Microsoft – Cloud Beat Helps Microsoft Extend Rally

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Microsoft Corp (NASDAQ:MSFT)’s revenue rose 2% on a reported basis to $52.7bn in the second quarter, which was lower than the 2.4% growth the market was expecting. Growth was driven by double digit constant currency growth in Productivity and Business Processes, which includes Office 365 and LinkedIn, and Intelligent Cloud, where Azure rose more than expected.

Ignoring the effect of exchange rates, More Personal Computing fell 16% to $14.2bn. This included double digit declines across OEM and Devices.

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Underlying operating profit was flat when ignoring exchange rates, coming in at $21.6bn. This doesn’t include a $1.2bn charge associated with the group’s restructuring plans, including severance packages and lease cancellations.

Microsoft returned $9.7bn to shareholders through share repurchases and dividends in the second quarter, down 11% compared to the same time last year.

The shares rose 4.2% in after-hours trading.

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Sophie Lund-Yates, Lead Equity Analyst at Hargreaves Lansdown:

Microsoft’s enjoying the benefits of the US market rally. The market has rewarded the tech giant for its beat on Cloud revenues, as corporations continue to flock to Microsoft to unlock long-term efficiencies and cost savings.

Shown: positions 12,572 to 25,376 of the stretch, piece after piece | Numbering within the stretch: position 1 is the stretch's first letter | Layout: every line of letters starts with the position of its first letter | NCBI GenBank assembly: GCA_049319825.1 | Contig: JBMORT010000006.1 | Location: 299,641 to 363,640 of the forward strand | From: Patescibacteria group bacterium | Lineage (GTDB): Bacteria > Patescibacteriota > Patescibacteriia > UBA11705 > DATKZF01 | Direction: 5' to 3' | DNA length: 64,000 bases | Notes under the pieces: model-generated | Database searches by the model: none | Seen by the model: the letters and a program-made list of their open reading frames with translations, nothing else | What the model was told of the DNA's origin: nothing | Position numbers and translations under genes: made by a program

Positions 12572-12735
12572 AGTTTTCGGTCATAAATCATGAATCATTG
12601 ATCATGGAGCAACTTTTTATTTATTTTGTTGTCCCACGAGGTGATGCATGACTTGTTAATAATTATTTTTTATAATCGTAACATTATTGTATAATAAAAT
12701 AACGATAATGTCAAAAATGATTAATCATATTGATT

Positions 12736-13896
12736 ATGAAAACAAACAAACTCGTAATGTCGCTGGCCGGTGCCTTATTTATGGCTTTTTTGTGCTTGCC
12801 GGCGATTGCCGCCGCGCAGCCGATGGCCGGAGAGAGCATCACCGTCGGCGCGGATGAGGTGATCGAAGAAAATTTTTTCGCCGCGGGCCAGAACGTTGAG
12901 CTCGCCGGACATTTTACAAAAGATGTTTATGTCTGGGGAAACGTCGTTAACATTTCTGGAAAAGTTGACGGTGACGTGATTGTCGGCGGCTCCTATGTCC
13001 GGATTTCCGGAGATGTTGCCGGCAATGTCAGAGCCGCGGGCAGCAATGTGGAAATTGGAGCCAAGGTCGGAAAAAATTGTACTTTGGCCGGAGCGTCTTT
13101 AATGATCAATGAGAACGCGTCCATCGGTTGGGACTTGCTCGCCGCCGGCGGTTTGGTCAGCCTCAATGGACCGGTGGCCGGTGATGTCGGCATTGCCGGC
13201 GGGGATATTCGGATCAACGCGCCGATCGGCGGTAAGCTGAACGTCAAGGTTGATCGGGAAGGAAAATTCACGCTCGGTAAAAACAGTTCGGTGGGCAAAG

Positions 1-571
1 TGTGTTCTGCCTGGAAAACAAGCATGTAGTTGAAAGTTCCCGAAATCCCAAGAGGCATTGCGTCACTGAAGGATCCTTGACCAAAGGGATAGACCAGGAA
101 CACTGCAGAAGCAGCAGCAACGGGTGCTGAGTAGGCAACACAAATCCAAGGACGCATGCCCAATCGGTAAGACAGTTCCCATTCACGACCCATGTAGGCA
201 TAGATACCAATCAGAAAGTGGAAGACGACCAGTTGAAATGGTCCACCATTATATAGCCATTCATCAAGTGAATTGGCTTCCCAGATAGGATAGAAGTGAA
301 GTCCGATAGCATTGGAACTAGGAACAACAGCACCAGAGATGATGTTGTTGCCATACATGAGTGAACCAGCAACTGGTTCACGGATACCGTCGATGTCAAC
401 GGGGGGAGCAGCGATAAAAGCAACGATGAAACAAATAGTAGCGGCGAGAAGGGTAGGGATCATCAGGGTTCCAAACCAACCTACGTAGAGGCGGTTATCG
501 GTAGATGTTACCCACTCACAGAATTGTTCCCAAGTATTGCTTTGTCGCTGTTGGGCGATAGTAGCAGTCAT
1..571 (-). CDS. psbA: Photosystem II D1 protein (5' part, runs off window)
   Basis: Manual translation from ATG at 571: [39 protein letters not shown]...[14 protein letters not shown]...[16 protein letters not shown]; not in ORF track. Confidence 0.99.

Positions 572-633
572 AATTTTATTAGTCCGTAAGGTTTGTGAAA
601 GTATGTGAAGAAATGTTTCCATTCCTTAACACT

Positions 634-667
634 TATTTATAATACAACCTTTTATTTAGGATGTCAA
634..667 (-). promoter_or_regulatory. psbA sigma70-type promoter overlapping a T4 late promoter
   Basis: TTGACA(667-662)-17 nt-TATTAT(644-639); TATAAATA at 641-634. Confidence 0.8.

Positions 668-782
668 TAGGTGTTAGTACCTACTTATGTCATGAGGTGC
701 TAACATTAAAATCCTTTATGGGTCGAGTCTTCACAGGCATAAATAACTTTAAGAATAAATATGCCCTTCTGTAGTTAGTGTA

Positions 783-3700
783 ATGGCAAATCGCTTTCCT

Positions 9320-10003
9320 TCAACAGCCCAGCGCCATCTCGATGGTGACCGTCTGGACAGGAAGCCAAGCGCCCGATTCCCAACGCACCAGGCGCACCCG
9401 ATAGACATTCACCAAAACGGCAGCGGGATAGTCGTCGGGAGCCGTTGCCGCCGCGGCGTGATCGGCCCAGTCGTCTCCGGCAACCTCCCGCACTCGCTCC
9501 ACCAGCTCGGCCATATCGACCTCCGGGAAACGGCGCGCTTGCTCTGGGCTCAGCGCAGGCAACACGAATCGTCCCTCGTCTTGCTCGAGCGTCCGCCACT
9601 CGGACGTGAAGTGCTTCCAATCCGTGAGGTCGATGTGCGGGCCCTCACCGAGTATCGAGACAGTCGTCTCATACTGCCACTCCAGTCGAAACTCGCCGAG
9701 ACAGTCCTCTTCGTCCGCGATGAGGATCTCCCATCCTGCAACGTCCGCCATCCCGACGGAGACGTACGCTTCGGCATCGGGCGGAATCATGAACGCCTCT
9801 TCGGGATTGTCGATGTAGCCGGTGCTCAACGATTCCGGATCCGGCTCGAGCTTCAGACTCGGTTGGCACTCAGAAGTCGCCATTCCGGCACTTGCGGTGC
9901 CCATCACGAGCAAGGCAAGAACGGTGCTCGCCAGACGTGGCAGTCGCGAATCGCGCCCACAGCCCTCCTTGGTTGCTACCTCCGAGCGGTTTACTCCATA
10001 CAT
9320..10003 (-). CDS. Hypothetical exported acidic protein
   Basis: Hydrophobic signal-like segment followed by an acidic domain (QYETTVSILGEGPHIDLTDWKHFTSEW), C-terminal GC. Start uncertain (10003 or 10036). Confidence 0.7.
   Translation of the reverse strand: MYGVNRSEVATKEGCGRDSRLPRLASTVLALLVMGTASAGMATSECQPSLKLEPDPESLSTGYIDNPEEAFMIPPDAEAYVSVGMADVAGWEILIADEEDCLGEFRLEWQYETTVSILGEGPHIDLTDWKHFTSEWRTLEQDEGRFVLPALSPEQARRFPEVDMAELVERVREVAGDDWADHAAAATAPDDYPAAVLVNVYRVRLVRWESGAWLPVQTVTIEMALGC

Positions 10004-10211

It’s important to note though that the rate of Azure’s growth is slower than it used to be – which is one reason why Microsoft’s new-year rally hasn’t packed as much as a punch compared to some tech peers.


The group’s overall revenue growth is a long way off the double-digit strides markets had become accustomed to. Microsoft is dealing with a marked slowdown in personal computing revenues, which reflects the incredibly challenging consumer environment.

Despite renewed hope that interest rate hikes might be slowed and peak inflation coming into view, buying a new laptop and the software that comes with it is simply not a priority for many people right now. News of sweeping job cuts is front of mind, with a $1.2bn hit to profits coming down the line, which serves as a stark reminder of the challenges Microsoft is facing on a macro-level.

Severance packages and scrapping office leases are both incredibly expensive undertakings, but Microsoft clearly sees these as necessary evils as it battens down the hatches.

Looking to the long-term, Microsoft has an incredible product. The ChatGPT deal could also be a game changer for Microsoft, as it gives the group a serious edge on competitors including Google.

The AI industry is still in its junior stages so the market will need some convincing that this will meaningfully move the dial. For now, Microsoft’s paying attention to keeping its house in order first, and pulling the many growth levers at its disposal are a close second.”